The Massachusetts Legislature has approved a proposed amendment to the state constitution that would ban gay marriages but legalize Vermont-style civil unions. But the earliest the measure could be put before the voters is November 2006. President Bush is also championing a federal constitutional ban on gay marriage.

On Friday, the U.S. Supreme Court declined to block the state's municipal clerks from issuing marriage licenses to gay couples, clearing the way for Monday's weddings.

The stay had been sought by a coalition of state lawmakers and conservative activists.

A staunch opponent of same-sex marriage, Republican Governor Mitt Romney pointed to an old state law limiting licenses to state residents only, reports CBS News Correspondent Mika Brzezinski. "We have to follow the law whether it's one we appreciate or not," he said of the court's decision to allow gay marriage.

CBS News Legal Analyst Andrew Cohen says what happens in Massachusetts - the way the marriage licenses are issued, and the effect they have in Massachusetts, will impact the legal case as it goes forward.

Both sides in the debate expect the issue to figure prominently in the November election, with Massachusetts serving as a rallying cry and alarm bell.

Candidates for Congress will face pressure to explain their position on a proposed federal constitutional amendment that would ban gay marriage. Voters in Georgia, Kentucky, Mississippi, Oklahoma, Missouri and Utah - and probably several other states - will consider similar amendments to their state constitutions.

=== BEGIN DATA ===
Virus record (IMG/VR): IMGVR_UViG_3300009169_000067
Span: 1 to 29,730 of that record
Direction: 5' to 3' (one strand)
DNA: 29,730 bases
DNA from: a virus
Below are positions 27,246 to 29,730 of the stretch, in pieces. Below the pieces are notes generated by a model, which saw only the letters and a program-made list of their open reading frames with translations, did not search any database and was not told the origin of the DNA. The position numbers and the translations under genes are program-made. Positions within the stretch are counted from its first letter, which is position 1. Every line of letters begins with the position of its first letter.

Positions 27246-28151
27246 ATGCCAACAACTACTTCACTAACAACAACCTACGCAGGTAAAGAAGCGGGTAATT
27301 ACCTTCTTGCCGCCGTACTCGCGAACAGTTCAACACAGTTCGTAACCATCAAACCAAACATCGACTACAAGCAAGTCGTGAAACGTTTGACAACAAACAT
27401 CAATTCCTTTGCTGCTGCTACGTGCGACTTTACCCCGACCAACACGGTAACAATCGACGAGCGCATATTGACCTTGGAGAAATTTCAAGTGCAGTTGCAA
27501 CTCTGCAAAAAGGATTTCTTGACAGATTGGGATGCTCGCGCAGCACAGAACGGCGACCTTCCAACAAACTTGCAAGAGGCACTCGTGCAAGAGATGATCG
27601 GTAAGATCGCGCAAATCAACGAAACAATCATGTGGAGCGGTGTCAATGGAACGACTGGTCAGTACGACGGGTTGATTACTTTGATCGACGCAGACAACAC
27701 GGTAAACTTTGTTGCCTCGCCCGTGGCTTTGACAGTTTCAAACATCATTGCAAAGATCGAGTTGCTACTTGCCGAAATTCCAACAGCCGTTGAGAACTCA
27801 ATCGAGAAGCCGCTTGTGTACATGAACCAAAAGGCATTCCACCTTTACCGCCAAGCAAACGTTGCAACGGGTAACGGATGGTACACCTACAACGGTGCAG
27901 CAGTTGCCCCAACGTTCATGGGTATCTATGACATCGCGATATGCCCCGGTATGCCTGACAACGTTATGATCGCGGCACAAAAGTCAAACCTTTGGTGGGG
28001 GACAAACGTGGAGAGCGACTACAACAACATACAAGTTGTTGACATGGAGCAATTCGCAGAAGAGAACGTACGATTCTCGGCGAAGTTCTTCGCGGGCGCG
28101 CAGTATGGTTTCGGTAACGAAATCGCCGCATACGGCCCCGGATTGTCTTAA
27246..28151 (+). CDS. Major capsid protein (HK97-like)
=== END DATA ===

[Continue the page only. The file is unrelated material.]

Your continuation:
"It will be a national referendum about gays and gay marriage," said Rod McKenzie of the National Gay and Lesbian Task Force. "We're the underdog when it comes to all these ballot measures - the scale is bigger than we've ever had to deal with."

In states with the ballot measures, divisive campaigns already are underway.

An Oklahoma gay-rights group, for example, took out newspaper ads last week showing an outline of the state with "Closed" stamped over it. The ad contended that businesses would leave - or stay away - if voters approved the constitutional ban on gay marriage.

State Sen. James Williamson, a Republican from Tulsa, called the ad outrageous and predicted that a ban would attract new businesses.

"There is a real hunger for a return to traditional values and for leaders who will draw a line in the sand to help stop the moral decay of this country," he said.

Nationwide, both sides are planning marches and rallies over the coming week - among them, pro-gay marriage events in Iowa City, Iowa, and Las Cruces, New Mexico, and a "Not on My Watch" rally in Arlington, Texas, for pastors opposed to gay marriage.

Even if many Americans wish otherwise, Massachusetts, as of Monday, will join the Netherlands, Belgium and Canada's three most populous provinces as the only places worldwide where gays can marry, though the rest of Canada expected to follow soon.

In the Netherlands, which pioneered gay marriage three years ago, the practice now stirs little controversy. Cheryl Jacques, a former Massachusetts legislator who now heads the Human Rights Campaign, a major gay-rights group, hopes her compatriots eventually emulate the Dutch.

"For the vast majority of Americans, Monday will be a completely ordinary day - nothing's going to change," she said. "But for some Americans in Massachusetts - gay and lesbian families - it will be a truly historic day, when their families will be made stronger and their children will become safer."

"I'm very proud of my state," Jacques added. "Massachusetts is going to teach the rest of the country a lesson - equality doesn't hurt anyone."